Atheism- Theism – The Ontological argument for God

The ontological argument attempts to prove that a “maximally great being” must exist, that being God.

God is the greatest thing ever. Things that exist are greater than things that don’t. Therefore, God must exist.

Is existence better?

The argument asserts that non-existence is a flaw. Since God, by definition, has no flaws, he must exist. It’s better to exist than not exist.

That’s a rather peculiar way to look at the world. Are unicorns more flawed than horses?

Think of a webpage chocked full of text, images and more. It would be unreadable, unusable even. That’s why in web design, there is ‘white space’ around the elements of text and images there is white space. This non-existence or emptiness allows the page to be understood. Without such space the parts would all be crammed up against each other.

In Japanese art, this emptiness or negative space (Ma) is significant, even a part of the composition of the art.

Left panel of the Pine Trees screen (Shōrin-zu byōbu (松林図 屏風)) by Hasegawa Tōhaku. From Wikipedia

Non-existence is necessary, because space is room for motion to occur. Most of the cosmos is empty space, the atom is almost all empty space.. Therefore non-existence is critical for existence.

Another thought is non-existence of life is the building block of life—the matter of atoms and particles. So existence of life is born from non-existence of life. No empty space, no chemistry, no life.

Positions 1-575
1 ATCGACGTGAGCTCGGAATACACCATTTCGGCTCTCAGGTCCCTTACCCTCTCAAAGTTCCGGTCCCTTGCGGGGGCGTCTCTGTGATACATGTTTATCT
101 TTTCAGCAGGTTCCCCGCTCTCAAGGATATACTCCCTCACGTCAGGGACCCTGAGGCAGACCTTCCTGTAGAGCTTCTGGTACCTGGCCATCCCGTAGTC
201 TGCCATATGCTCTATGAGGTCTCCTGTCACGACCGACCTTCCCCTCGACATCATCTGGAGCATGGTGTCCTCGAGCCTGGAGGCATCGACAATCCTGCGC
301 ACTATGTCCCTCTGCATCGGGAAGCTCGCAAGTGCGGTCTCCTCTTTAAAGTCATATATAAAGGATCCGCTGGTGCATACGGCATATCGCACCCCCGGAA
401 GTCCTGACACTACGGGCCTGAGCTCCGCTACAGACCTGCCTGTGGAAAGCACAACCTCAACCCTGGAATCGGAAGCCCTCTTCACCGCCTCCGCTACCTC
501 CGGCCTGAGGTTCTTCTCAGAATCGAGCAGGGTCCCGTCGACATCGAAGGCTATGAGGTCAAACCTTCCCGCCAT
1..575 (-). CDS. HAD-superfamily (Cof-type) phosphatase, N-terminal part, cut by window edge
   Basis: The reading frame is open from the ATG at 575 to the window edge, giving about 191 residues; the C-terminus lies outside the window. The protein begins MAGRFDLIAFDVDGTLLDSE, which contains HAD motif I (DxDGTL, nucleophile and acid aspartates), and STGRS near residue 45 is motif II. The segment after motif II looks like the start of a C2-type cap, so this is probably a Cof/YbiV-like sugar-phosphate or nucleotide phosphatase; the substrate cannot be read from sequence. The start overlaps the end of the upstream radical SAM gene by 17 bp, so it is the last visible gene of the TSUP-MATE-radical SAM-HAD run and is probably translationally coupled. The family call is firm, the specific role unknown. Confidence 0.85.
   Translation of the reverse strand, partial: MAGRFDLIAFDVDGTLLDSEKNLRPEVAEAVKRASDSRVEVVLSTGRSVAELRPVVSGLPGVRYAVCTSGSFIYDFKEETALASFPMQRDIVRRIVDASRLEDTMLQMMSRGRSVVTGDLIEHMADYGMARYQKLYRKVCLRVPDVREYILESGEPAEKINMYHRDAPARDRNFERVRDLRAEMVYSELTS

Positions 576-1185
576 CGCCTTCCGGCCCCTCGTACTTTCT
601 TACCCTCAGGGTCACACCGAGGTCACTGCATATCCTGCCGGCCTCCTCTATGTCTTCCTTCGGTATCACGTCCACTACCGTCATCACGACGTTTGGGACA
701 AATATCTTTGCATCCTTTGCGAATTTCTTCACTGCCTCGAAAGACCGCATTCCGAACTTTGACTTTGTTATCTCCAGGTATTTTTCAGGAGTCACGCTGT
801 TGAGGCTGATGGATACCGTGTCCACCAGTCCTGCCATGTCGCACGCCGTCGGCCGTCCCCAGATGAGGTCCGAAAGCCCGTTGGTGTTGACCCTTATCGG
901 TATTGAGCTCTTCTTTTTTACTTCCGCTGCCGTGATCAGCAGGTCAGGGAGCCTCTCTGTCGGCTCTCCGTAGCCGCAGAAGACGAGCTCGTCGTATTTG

In Buddhism, the boundless emptiness is what existence is. It’s the Idea of Non-Self or Anatman in Buddhism. There is no intrinsic, fixed, perpetual self to existence—everything is in motion.

Limited by Thought

God is defined as that ‘which no greater can be conceived’

The oddity of the statement further suggests that God is the greatest thing we can think of.
But does this limit God to our thoughts? If I can’t be thought of, it doesn’t exist.
It suggests that God has limits, as our minds do. Showing that people create gods. Gods exist as we define God. It’s our creativity as it works here.

By drawing up boundaries (what something is and is not) and creating a concept or a being, we give existence to the imagination. Did atoms not exist prior to our idea of them? Viruses? Black Holes? Maybe they did, and it was ignorance on our part.

The objection here is you can’t make existence predicated on defining things. The cosmos doesn’t fit itself to our ideas (or their absence); we fit our ideas to the cosmos. To merely state something exists or doesn’t does not make it so. To believe the cosmos bend itself to fit our knowledge or ignorance is to follow the fallacy of Hypostatisation.


God is imagined as maximally great at the thing we value and like, but what of the those things we don’t. What about negative features, things we don’t like, are they maximally incoherent, vague?

If not then it’s cherry picking feature, limiting god to what thing we find desirable, and therefore showing god to be man made, a way to assuage our insecurity. They way they use logic and reason means it’s always a slave to their neediness.

The greatest thing we can imagine, but are we imagining the God? God is often portrayed as mysterious beyond comprehension, beyond imagination, conceptual. So God is not maximally great because to be great is what we can’t conceive.